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Review status: all files reviewed at latest revision, 4 unresolved discussions.


src/test/obj_basic_integration/TEST0, line 48 at r4 (raw file):

Previously, krzycz (Krzysztof Czurylo) wrote…

If we need to double the pool size in many tests, perhaps we should rather double the PMEMOBJ_MIN_POOL as well?

That's an API change. Technically speaking, the size at which the user would be able to allocate at least one object of each size is: fixed metadata size (~5 megabytes) + 256 kilobytes * ~50 * nthreads (but up to 2 * ncpus), so it's not a constant.

I'm not against, and I think setting that define to 32 megabytes would be good enough, but not sure if we can do it without bumping any version number.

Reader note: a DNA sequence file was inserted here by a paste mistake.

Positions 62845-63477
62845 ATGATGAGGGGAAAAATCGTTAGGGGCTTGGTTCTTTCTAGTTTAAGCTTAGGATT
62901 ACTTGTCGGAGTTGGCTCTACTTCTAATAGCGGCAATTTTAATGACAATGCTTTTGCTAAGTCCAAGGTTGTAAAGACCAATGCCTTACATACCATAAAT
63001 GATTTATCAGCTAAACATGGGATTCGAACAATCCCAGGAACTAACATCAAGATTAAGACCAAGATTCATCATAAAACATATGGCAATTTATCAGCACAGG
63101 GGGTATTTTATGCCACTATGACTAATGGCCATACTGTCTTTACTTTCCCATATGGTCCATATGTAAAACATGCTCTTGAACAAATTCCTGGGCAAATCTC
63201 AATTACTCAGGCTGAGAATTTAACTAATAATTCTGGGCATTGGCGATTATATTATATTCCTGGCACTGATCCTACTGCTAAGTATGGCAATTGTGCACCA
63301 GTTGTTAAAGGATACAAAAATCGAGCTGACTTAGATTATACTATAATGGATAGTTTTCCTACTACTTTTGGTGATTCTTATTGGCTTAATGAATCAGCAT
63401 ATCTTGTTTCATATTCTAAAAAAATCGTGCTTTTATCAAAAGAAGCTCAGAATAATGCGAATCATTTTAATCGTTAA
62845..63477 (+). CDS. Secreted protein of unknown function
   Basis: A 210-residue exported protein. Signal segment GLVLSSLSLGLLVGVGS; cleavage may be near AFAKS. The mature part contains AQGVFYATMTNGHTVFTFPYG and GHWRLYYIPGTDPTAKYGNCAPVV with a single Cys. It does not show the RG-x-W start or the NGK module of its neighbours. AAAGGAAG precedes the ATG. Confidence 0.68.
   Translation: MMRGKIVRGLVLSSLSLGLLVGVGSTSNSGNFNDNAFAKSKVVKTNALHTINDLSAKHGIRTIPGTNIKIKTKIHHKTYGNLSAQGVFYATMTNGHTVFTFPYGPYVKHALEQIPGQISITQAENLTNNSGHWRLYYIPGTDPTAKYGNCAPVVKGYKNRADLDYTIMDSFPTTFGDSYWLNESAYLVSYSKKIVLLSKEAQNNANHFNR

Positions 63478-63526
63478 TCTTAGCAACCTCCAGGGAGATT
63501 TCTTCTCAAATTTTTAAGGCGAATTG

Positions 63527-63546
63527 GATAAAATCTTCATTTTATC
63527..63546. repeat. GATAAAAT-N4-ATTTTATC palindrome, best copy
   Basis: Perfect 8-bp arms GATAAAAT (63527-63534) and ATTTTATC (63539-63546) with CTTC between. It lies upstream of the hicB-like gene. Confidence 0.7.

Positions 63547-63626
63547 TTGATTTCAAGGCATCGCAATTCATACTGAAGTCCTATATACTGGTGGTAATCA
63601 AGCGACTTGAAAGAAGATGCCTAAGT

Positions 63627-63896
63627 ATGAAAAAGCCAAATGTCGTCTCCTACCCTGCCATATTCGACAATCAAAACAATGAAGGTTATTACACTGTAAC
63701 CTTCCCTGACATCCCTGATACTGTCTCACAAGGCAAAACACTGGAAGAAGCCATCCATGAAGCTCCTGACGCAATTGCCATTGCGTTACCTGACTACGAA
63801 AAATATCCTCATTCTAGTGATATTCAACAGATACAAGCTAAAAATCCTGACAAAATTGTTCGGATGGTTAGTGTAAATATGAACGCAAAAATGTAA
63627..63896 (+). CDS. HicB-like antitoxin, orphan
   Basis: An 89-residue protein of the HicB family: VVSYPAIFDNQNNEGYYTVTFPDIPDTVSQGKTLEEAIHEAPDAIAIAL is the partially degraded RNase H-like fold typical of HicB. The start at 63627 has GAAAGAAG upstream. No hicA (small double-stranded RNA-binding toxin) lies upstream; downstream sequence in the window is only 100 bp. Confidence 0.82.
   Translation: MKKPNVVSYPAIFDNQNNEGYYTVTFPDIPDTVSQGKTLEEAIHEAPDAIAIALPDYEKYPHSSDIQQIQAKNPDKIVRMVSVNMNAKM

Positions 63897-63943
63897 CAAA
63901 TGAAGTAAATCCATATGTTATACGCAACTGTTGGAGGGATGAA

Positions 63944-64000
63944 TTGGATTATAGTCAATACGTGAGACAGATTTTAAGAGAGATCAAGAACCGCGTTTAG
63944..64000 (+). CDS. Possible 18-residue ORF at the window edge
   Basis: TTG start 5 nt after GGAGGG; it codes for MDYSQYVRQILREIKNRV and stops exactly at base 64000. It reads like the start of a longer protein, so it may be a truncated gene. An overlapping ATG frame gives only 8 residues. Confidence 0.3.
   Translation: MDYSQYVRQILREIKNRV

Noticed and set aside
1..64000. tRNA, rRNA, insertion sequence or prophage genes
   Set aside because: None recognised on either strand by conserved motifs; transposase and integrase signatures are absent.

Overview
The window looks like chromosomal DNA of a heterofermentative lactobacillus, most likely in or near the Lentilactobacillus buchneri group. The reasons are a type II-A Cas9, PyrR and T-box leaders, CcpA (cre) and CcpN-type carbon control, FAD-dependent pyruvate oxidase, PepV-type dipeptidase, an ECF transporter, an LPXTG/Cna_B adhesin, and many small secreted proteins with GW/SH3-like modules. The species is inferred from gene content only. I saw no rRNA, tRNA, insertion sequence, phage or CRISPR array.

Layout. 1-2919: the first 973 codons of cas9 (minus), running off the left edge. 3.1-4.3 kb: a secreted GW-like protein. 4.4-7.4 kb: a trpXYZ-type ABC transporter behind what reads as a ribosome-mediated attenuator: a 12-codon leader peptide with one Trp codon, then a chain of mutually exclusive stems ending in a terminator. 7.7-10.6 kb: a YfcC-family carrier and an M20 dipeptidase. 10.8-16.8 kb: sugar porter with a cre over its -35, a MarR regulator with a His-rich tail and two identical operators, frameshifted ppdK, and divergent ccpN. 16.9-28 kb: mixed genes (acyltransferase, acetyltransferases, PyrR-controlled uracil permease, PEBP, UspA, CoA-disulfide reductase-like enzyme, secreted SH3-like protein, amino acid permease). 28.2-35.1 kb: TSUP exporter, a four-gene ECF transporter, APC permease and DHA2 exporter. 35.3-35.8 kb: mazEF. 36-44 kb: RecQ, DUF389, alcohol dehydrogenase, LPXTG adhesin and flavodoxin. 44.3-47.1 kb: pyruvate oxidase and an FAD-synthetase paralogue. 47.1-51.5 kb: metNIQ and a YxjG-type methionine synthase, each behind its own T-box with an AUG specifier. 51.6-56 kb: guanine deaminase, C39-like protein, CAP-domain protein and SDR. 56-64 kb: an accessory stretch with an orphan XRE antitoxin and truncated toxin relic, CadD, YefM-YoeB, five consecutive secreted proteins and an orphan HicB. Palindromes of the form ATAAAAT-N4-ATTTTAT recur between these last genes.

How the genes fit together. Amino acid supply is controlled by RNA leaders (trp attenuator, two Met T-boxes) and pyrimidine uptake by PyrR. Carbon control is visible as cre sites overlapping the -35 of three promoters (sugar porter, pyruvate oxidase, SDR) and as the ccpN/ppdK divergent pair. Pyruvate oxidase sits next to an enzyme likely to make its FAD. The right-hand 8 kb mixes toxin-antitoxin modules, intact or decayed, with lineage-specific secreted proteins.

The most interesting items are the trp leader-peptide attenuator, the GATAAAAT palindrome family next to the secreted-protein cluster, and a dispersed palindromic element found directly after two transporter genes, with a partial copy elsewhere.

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pbalcer commented Feb 10, 2017

Review status: all files reviewed at latest revision, 4 unresolved discussions.


src/test/obj_basic_integration/TEST0, line 48 at r4 (raw file):

Previously, krzycz (Krzysztof Czurylo) wrote…

If we need to double the pool size in many tests, perhaps we should rather double the PMEMOBJ_MIN_POOL as well?

That's an API change. Technically speaking, the size at which the user would be able to allocate at least one object of each size is: fixed metadata size (~5 megabytes) + 256 kilobytes * ~50 * nthreads (but up to 2 * ncpus), so it's not a constant.

I'm not against, and I think setting that define to 32 megabytes would be good enough, but not sure if we can do it without bumping any version number.


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Review status: all files reviewed at latest revision, 4 unresolved discussions.


src/test/obj_basic_integration/TEST0, line 48 at r4 (raw file):

Previously, pbalcer (Piotr Balcer) wrote…

That's an API change. Technically speaking, the size at which the user would be able to allocate at least one object of each size is: fixed metadata size (~5 megabytes) + 256 kilobytes * ~50 * nthreads (but up to 2 * ncpus), so it's not a constant.